A federal appeals court Thursday put on hold a judge’s order from earlier this week requiring Texas Gov. Greg Abbott to remove a floating barrier from the middle of the Rio Grande River.
In its order, the U.S. Court of Appeals for the 5th Circuit allowed Abbott, a Republican, to leave in place for now the 1,000 foot barrier that his state installed to deter illegal migrant crossings. The order was issued by a three-judge panel consisting of two Democratic appointees and one Republican appointee.
A day earlier, U.S. District Judge David Ezra had ordered the barrier to be moved out of the main waterway to the bank of the Rio Grande on the Texas side by Sept. 15, granting the Justice Department’s request for a preliminary injunction while the case is litigated.
Spokespeople for the Justice Department and Abbott’s office did not immediately respond to requests for comment Thursday night.
Lawyers for Texas have characterized illegal crossings at the southern border as an invasion that the state has a right to defend against.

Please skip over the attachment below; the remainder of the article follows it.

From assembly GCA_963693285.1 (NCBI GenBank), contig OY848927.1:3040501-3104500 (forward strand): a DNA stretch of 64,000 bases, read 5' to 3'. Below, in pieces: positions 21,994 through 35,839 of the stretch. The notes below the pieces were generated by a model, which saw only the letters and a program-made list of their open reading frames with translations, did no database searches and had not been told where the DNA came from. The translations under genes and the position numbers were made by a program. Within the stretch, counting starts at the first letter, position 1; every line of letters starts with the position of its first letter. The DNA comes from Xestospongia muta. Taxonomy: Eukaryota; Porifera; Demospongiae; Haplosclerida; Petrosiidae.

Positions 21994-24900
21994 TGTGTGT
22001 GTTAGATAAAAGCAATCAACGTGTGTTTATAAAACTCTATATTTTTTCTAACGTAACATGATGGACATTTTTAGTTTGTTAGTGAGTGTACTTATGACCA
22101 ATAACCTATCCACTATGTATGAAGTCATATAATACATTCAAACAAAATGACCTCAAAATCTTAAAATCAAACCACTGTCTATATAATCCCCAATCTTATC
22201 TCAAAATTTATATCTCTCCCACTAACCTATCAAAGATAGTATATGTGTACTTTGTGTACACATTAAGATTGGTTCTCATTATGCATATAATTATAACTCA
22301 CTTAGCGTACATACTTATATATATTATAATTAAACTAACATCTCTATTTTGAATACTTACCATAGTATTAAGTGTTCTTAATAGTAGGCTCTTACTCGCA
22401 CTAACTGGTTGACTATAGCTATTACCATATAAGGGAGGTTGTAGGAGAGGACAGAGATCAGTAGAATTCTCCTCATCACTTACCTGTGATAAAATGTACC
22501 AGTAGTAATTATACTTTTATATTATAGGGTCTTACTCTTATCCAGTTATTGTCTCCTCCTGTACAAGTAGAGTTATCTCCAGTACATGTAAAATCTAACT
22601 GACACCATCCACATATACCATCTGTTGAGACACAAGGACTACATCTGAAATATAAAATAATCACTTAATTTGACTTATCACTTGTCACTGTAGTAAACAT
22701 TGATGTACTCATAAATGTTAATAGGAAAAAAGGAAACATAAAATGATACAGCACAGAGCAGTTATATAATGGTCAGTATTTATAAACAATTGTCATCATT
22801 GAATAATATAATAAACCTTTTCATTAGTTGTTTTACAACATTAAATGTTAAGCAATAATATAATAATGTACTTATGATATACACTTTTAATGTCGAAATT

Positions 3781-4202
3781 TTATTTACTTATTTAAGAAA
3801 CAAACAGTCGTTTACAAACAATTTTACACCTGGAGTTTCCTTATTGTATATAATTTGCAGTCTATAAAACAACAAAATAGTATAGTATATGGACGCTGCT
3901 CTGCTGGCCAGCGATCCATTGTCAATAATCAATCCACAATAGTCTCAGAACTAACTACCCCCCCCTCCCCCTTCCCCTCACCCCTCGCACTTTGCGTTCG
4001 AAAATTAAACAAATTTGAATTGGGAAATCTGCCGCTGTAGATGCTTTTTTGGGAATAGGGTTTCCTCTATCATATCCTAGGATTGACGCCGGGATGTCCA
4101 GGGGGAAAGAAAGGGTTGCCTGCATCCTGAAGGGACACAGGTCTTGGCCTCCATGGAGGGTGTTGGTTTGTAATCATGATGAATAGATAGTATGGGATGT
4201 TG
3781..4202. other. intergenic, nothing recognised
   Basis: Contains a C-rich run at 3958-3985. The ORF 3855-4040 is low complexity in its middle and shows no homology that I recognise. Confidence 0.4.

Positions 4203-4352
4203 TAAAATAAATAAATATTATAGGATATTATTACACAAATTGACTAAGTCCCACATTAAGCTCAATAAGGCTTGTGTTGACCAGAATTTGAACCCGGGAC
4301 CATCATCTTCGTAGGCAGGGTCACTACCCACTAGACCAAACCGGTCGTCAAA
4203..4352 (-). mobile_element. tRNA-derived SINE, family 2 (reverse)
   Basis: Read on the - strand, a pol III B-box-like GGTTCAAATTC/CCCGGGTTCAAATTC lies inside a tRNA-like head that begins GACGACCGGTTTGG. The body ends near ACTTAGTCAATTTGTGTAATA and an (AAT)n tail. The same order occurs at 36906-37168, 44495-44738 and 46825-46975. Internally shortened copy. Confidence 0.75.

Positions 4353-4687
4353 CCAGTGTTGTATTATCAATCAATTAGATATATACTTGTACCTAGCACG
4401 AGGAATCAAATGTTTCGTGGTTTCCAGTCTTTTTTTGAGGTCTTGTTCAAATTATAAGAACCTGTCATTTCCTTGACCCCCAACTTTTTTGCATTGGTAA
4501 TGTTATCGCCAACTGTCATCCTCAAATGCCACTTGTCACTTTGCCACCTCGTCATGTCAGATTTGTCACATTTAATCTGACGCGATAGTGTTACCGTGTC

“The buoys were deployed under the Governor’s constitutional authority to defend Texas from transnational-criminal-cartel invasion,” they wrote in a motion Thursday. “Moving the buoys exacerbates dangers to migrants enticed to cross the border unlawfully, and to Texans harmed by human trafficking, drug smuggling, and unchecked cartel violence.”
The Justice Department argued in its filing that temporarily blocking the lower court’s ruling would delay “preparatory work,” and threaten “Texas’s ability to comply with the repositioning deadline prescribed by the district court.”
The appeals court action is the latest in an ongoing battle between the Biden administration and the Texas governor over the floating barrier near Eagle Pass. After Wednesday’s ruling, Abbott struck a defiant tone and vowed that Texas was prepared to take the fight “all the way to the U.S. Supreme Court.”
Justice Department attorneys initiated the court battle in July with a civil suit that said Texas had violated the Rivers and Harbors Appropriation Act, an 1899 law that deems the unauthorized obstruction of the nation’s navigable waters “unlawful unless the work has been recommended by the Chief of Engineers and authorized by the Secretary of the Army.”
Texas countered that the U.S. Army Corps of Engineers lacks jurisdiction over a “non-navigable river stretch,” in Maverick County, where the barrier is located.